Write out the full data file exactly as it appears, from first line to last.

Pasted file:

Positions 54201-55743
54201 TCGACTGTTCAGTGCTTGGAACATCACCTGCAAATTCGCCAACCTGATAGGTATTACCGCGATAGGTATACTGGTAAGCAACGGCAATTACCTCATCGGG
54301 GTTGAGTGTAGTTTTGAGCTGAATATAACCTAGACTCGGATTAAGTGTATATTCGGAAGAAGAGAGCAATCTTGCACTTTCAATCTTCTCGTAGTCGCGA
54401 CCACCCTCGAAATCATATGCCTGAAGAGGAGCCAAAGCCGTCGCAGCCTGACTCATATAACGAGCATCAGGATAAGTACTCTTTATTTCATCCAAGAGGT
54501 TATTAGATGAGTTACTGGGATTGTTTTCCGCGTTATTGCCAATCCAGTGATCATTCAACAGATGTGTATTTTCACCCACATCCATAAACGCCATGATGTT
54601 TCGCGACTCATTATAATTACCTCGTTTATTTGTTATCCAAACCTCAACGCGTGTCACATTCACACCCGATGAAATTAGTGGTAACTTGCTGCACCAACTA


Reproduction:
Positions 54201-55743
54201 TCGACTGTTCAGTGCTTGGAACATCACCTGCAAATTCGCCAACCTGATAGGTATTACCGCGATAGGTATACTGGTAAGCAACGGCAATTACCTCATCGGG
54301 GTTGAGTGTAGTTTTGAGCTGAATATAACCTAGACTCGGATTAAGTGTATATTCGGAAGAAGAGAGCAATCTTGCACTTTCAATCTTCTCGTAGTCGCGA
54401 CCACCCTCGAAATCATATGCCTGAAGAGGAGCCAAAGCCGTCGCAGCCTGACTCATATAACGAGCATCAGGATAAGTACTCTTTATTTCATCCAAGAGGT
54501 TATTAGATGAGTTACTGGGATTGTTTTCCGCGTTATTGCCAATCCAGTGATCATTCAACAGATGTGTATTTTCACCCACATCCATAAACGCCATGATGTT
54601 TCGCGACTCATTATAATTACCTCGTTTATTTGTTATCCAAACCTCAACGCGTGTCACATTCACACCCGATGAAATTAGTGGTAACTTGCTGCACCAACTA